This is the first in a series of three guest posts over the coming few weeks by Graham Jones.
Graham is an Internet Psychologist and helps businesses profit from the internet using psychological principles.
If you were running one of the world’s top 100 brands, how would you go about growing your business in the midst of a major global recession? It is not a rhetorical question, of course, because it is a situation that has faced those businesses in the past year.
Yet, if you were one of those 100 CEOs, the chances are you would probably “play safe” in a recession, worried that if you took on any “new fangled” ideas, you might come a cropper. So, in 2009, that’s what the leaders of the Top 100 Brands did; mostly, they “played safe”. And the ones that took what they perceived to be the safest route are the ones that actually lost money during the past year. Strange, as it may seem, the brands that started to use untested, untried and seemingly speculative online tools, were the ones that grew substantially during the recession.
According to a study from EngagementDB.com, the brands that used Twitter and Facebook heavily during 2009 had an average profit growth of 18%. But the brands that decided to play it safe and stick with “what they knew”, avoiding these modern social networking tools, actually saw an average fall in profits of around 11%.
In other words, the only brands that had any real growth last year were the ones using Twitter – like Dell, Starbucks and EBay. And there is a striking similarity between the way each of these brands used Twitter, which is not seen in the bottom of the league table companies, like BP or McDonalds.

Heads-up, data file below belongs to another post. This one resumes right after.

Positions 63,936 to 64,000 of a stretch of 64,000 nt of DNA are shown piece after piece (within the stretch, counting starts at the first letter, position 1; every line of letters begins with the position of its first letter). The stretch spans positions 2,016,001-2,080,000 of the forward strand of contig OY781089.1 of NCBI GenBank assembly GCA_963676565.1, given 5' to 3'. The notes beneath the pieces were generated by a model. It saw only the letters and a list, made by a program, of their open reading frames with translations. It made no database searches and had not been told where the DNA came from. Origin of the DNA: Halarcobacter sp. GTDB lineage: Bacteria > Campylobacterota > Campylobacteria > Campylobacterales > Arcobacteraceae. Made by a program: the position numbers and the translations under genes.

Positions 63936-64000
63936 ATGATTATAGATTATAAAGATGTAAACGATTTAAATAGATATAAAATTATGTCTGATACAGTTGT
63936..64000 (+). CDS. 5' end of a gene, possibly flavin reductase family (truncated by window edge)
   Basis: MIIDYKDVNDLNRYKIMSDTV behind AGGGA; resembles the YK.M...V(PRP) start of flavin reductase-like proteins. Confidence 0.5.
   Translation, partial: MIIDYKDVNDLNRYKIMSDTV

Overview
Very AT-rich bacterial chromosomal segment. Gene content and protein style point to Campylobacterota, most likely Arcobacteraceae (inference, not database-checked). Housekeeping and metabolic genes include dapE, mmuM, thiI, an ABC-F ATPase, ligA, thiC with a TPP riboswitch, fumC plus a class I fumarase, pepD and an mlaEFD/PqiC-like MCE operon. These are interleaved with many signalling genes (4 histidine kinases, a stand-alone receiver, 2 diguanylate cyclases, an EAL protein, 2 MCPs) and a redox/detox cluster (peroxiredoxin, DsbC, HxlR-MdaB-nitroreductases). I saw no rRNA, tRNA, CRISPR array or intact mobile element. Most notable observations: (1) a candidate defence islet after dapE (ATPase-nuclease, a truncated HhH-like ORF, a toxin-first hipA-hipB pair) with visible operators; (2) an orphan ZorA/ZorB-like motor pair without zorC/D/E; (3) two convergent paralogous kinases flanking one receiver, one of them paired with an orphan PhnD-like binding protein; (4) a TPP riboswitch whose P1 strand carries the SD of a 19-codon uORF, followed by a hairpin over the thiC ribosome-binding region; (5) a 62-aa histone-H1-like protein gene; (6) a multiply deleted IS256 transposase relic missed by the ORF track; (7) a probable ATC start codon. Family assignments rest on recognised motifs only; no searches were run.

Twitter, if you haven’t caught on to this latest buzz, is what is delightfully called a “micro blogging” service. Essentially, it allows you to post messages to the internet of no more than 140 characters. It is derided because many of the messages you see are trash – the likes of “I’ve just fed the cat” or “Going shopping now, back later”. The sharing of the minutiae of people’s lives makes the system seem, at first right, inappropriate for a business to consider to help it grow. But, like many things, first impressions can be deceptive.
Here’s how Starbucks has seen business grow as a result of seeing Twitter from a different perspective. Instead of seeing it as a medium to promote the company, Starbucks sees Twitter as a wonderful place to listen to its customers. As someone posts a Twitter message (a tweet) saying something like “just off for a skinny latte”, Starbucks is able to respond simply with “enjoy”. They start conversations that way.
A friend of mine, who is a lifelong Costa Coffee fan, wrote on his Twitter account recently that he was, through no fault of his own, in a Starbucks in London. Within moments, Starbucks had simply replied “Welcome, thanks for giving us a try”. He’s not a fan of Costa anymore, who have never made him feel like an individual.
Starbucks constantly listens to the chatter about coffee, muffins and panini – amongst many other topics – so that it can engage in conversation with customers and potential customers, making them feel wanted and taken notice of.
Dell and Ebay do the same. So too do many small businesses who have found that Twitter is enabling them to increase their business at a fraction of the marketing costs that would bring in the same cash – and take longer. All you need is a few minutes each day and you can get Twitter to help your business grow simply by engaging with people who are interested in chatting with you.
Who would have thought that a simple text message system would provide some of the world’s top brands with more growth than traditional marketing techniques? Well, anyone who understands the fact that the reason your business grows is because people like you. Engaging them in conversation is a big reason for being liked – and that’s how Twitter can really help you. Follow the lead of Starbucks; listen to what people are saying on Twitter, join in the conversation and begin to watch your business grow.
Graham Jones is an Internet Psychologist who helps businesses profit from the internet using psychological principles.
Check his site at http://www.grahamjones.co.uk/
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